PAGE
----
Two Sign Languages Given Official Language Status

South Korea and Papua New Guinea are making provisions for the use of sign language in education and promoting the linguistic identity of the officially-recognized Deaf communities.

South Korea

Members of the South Korean Deaf community had more than just a new year to celebrate on 31 December 2015. On that date the South Korean National Assembly passed legislation to recognize Korean Sign Language as one of Korea’s official languages. Passage of this legislation came as the culmination of more than seven years of advocacy efforts by the Korean Association of the Deaf. In reaching this historic milestone, the Korean Deaf community joins a limited number of Deaf communities around the world who are privileged to have their language nationally recognized.

Like many minority spoken language linguistic groups, Deaf communities tend to be marginalized, without adequate access to education, information or basic services in their language. In some countries sign languages are viewed as collections of simplified gestures rather than fully developed languages. Deaf Koreans take pride in the recognition of their language rights as a minority community, allowing them equal status with hearing Korean citizens. This legislation opens the way for better access and improved communication in education, employment, medical and legal settings, as well as religious and cultural practices. 

The four bills passed in South Korea on 31 December 2015 stipulate government support for sign language research, preservation and development of the language, training for Korean Sign Language interpreters, and provision of an educational environment in which Deaf children are able to learn Korean Sign Language as early as possible. Financial support for these efforts is mandated as well. There are still some hurdles to overcome in the implementation and funding of these policy changes, but Deaf South Koreans are proud that their sign language has been given equal status with spoken Korean, and that their government officially recognizes their right to use the language that best serves them.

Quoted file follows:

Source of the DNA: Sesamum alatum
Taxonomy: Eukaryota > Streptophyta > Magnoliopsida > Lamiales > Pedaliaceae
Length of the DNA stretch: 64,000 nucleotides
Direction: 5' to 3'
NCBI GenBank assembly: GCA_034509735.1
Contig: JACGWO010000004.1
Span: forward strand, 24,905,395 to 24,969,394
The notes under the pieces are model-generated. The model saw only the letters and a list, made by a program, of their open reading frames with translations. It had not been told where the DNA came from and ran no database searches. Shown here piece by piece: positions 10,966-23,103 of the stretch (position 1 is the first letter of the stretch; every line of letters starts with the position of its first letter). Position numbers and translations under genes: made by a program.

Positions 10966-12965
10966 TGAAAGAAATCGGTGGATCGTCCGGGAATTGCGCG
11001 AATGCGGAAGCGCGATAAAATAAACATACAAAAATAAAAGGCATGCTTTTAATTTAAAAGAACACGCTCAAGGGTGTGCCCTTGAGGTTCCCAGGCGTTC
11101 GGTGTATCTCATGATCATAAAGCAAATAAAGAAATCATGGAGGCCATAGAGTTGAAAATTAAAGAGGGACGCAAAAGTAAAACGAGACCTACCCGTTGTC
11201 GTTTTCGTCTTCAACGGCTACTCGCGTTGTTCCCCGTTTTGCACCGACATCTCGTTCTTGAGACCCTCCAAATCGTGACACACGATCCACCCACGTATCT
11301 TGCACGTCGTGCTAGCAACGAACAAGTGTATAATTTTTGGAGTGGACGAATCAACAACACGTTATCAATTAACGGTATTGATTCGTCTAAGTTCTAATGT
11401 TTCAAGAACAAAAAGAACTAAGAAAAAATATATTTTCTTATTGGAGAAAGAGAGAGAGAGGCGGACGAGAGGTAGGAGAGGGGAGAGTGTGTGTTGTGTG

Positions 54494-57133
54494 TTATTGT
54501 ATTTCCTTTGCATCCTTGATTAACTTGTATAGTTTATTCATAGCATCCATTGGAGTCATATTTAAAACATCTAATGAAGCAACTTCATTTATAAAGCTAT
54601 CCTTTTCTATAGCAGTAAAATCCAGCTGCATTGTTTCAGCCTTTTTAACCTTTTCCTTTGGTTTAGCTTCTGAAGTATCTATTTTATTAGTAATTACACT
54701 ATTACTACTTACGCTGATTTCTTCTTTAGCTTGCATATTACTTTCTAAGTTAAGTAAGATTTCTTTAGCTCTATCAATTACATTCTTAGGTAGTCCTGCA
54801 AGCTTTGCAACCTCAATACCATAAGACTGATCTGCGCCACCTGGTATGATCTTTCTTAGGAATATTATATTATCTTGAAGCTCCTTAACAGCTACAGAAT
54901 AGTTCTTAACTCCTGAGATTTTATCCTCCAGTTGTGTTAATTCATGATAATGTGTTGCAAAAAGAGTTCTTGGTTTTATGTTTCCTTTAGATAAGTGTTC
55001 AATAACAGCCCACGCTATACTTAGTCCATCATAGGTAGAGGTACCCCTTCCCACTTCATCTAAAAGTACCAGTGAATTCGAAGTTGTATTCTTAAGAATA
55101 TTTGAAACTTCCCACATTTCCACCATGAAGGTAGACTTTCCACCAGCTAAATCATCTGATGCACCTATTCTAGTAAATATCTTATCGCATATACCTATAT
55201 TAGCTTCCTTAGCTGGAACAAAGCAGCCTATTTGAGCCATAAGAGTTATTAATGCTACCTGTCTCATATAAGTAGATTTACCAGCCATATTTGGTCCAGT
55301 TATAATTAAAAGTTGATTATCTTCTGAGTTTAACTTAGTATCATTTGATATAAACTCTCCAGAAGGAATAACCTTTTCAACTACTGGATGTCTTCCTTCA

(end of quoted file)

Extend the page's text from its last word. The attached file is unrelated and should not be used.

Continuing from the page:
The Korean Deaf community continues its ongoing research, language development and training.

Papua New Guinea

The Deaf of Papua New Guinea also received legal recognition of their sign language when it was made the fourth official language of Papua New Guinea in May of 2015. Language development efforts in this Pacific nation are bringing new resources to the Deaf and improvements in education.

Deaf SIL Global Sign Languages Team linguist Nathalie Simonsson Juhonewe and her husband Foreting, a Deaf man from Papua New Guinea, are working with a team of Deaf educators to produce a dictionary of Papua New Guinean Sign Language. To date, they’ve collected over 3,800 signs. In addition, the team is helping to develop sign language books to help hearing parents learn how to communicate with their Deaf children. The team also helps to educate people in various settings about the educational options for the Deaf. A group of Deaf are making plans to begin translating the Bible into Papua New Guinean Sign Language, and anticipate that this official recognition will also make it easier to get funding and support from the government and from churches.

The Deaf community celebrates the government's official recognition of Papua New Guinean Sign Language.

Juhonewe reports that the Deaf of Papua New Guinea felt “very excited and proud” when they learned about their language’s new official status. “They felt that the government removed the stigma of their language,” she notes. “In just half a year since May 2015, the Deaf are no longer ashamed of signing in public. In the past the hearing people would stare and wonder why some people waved their hands, wondering if they were mentally challenged. Now, instead of being ashamed, the Deaf proudly sign in public. Hearing people recognize the Deaf communication and say, ‘Oh, that’s sign language, the newly-recognized official language.’"

Since Papua New Guinea has 840 living languages, Deaf people are thankful that their language has been recognized and embraced by the government as one of the country's four national languages.

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Sign Languages, Ethnologue
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